In 2007, something remarkable was born: the eagerly anticipated iPhone, launched by the late Apple chief executive Steve Jobs in his usual charismatic style.
Those who could see its potential embraced it with open arms; the detractors said they just wanted a phone to make calls, receive text messages and it would be nice if it had a longer-lasting battery.
For a while, iPhone owners tried to persuade the uninitiated of the merits of the device.
Fast forward to today, and the smartphone is ubiquitous. There has been a huge pivot from resistance to full adoption, and most people now believe they cannot live without them.
The master plan
What does this have to do with financial services? It mirrors the development of financial forecasting tools.
I have stopped referring to ‘lifetime cashflow analysis’ as this sounds optional. I now say to clients: ‘I will create a master plan of your finances using financial forecasting software.’
I have been using the software for almost six years. It allows me to create complex workable financial plans, which accurately reflect the full universe of financial rules and tax regulation, in a matter of minutes.
Best tools for the job
Computers thrive in complex environments, while humans thrive in environments full of emotion: they enjoy connecting the pieces and achieving outcomes, and can be behavioural and emotional experts.
But both sides of the coin are needed. Using financial forecasting software is the only way we can do this job correctly; without it we are just guessing.
People in all walks of life are resistant to new technology and advisers are no different. I would estimate there are around 21,000 client-facing advisers in the UK.
Of these about 3,000 are signed up to use comprehensive forecasting software, but probably only a few hundred have really mastered it.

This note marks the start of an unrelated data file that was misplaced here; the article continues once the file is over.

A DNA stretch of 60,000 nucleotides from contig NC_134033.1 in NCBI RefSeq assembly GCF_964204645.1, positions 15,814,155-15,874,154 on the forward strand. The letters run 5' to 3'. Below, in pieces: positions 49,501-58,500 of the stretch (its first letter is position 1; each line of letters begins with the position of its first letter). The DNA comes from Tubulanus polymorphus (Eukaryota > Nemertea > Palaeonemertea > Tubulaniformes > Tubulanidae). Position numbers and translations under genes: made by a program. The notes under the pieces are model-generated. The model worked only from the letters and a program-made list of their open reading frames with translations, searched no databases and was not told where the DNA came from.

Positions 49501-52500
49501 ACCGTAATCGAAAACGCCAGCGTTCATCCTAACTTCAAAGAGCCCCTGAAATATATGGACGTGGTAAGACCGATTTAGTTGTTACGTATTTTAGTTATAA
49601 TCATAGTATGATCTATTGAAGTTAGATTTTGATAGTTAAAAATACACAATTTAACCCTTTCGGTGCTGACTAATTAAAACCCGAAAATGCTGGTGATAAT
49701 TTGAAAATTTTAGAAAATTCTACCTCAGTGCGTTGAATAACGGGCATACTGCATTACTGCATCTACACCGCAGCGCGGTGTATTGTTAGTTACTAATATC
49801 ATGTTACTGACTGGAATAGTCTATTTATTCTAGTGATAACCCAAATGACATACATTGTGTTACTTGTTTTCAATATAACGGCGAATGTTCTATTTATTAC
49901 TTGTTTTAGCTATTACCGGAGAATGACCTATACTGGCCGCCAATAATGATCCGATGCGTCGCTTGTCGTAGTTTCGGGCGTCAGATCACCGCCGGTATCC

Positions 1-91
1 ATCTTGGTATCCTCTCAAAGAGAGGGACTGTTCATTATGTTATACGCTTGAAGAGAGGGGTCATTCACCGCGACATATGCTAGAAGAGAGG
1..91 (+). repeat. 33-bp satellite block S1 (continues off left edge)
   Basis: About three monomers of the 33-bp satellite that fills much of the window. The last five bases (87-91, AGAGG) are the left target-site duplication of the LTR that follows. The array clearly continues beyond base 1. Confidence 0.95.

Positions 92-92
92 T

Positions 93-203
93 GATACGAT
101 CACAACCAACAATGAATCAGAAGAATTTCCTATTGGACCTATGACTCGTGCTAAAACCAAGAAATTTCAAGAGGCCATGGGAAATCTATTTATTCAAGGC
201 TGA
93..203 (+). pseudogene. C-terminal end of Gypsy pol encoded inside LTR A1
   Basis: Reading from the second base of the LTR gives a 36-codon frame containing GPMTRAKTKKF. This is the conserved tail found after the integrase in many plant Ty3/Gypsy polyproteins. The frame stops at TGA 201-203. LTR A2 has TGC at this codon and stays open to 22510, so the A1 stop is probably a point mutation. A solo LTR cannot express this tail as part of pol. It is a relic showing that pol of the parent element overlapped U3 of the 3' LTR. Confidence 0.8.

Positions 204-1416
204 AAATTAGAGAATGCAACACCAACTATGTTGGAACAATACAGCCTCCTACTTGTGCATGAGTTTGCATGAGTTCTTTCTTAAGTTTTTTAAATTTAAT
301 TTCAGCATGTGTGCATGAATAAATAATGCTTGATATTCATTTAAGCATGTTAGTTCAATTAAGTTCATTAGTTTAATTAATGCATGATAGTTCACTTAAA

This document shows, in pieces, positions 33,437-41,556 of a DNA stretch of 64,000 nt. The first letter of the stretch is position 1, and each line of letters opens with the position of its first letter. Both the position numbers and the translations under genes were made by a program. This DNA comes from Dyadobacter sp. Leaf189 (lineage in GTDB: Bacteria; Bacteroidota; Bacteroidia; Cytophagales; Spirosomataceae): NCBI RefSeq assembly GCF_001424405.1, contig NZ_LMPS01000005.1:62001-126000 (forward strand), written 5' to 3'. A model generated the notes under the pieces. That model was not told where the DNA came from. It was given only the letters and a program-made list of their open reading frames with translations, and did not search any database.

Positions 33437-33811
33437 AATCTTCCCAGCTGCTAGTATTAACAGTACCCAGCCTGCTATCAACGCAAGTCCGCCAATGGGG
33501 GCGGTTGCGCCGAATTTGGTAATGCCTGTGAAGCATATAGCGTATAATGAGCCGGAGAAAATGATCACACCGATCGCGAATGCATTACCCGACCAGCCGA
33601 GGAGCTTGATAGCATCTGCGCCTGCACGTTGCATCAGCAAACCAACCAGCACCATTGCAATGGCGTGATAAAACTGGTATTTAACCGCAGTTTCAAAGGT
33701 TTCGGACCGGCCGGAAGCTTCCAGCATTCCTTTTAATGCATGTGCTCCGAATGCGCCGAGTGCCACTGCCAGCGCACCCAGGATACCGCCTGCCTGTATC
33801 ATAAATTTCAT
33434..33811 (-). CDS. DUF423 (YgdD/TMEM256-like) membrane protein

It is a new skill to learn and can be difficult to master, but it is not impossible.
I have coached lots of financial advisers in their quest to embrace comprehensive financial forecasting software in their businesses. I have trained certified, chartered and award-winning advisers who struggle to embrace forecasting tools fully.
Like any skill, it is difficult to master: think of grade-eight violin or a black belt in karate.
I believe financial forecasting is doing financial planning properly; without it, advisers are not doing financial planning.
Giving a client a 60-page document to read, even in the certified financial planner style, is of no value. Clients need to see in pictures where their financial future lies. Advisers must use nimble software to create options to navigate this future.
Financial regulation and tax matters are complex, so financial forecasting tools also need to be complex.
All financial advisers who are working with clients on an ongoing basis, not just in the transaction of products, will need to embrace comprehensive forecasting software fully.
Advisers are experts and this should never be forgotten. However, we can leverage the power of computers to help us advise clients now and in future.
The ongoing regulatory changes in financial services are huge, so plans need to be fluid in nature. It is likely we will look back and laugh at the thought of there being any resistance to using this technology.
A perfect match
A similar example can be seen in the online dating space. Five to 10 years ago, people were considered odd or desperate if they met their partner online. Today, it is seen as rather old-fashioned to meet a partner in a nightclub or pub.
My thinking is always led by the question: what will be the standard in the future? If the answer is clear, I want to do it now.
It is clear that technology is disrupting every profession on the planet. Taxi company Uber, for example, wants to take over the entire global mini-cab business with its unlicensed driver model based on a smartphone application and customer ratings.
Uber has shaken up the long-established taxi industry, so why would financial planning, which is more complex and multi-layered, have special immunity to technological disruption?
IFAs must accept that forecasting software is the future and adjust accordingly if they do not want to be left behind.
Advisers who do not use cashflow tools might find all this an affront. I would be happy to hear what those who disagree believe to be the solution.
Clients have been short-changed for too long in financial services, and we owe it to the public to skill up to deliver the best financial planning advice and guidance.
Why would an adviser not use financial forecasting software to help them do this?
Andrew Hart is a financial planner at Serenity Financial Planning and TheVoyantist.com.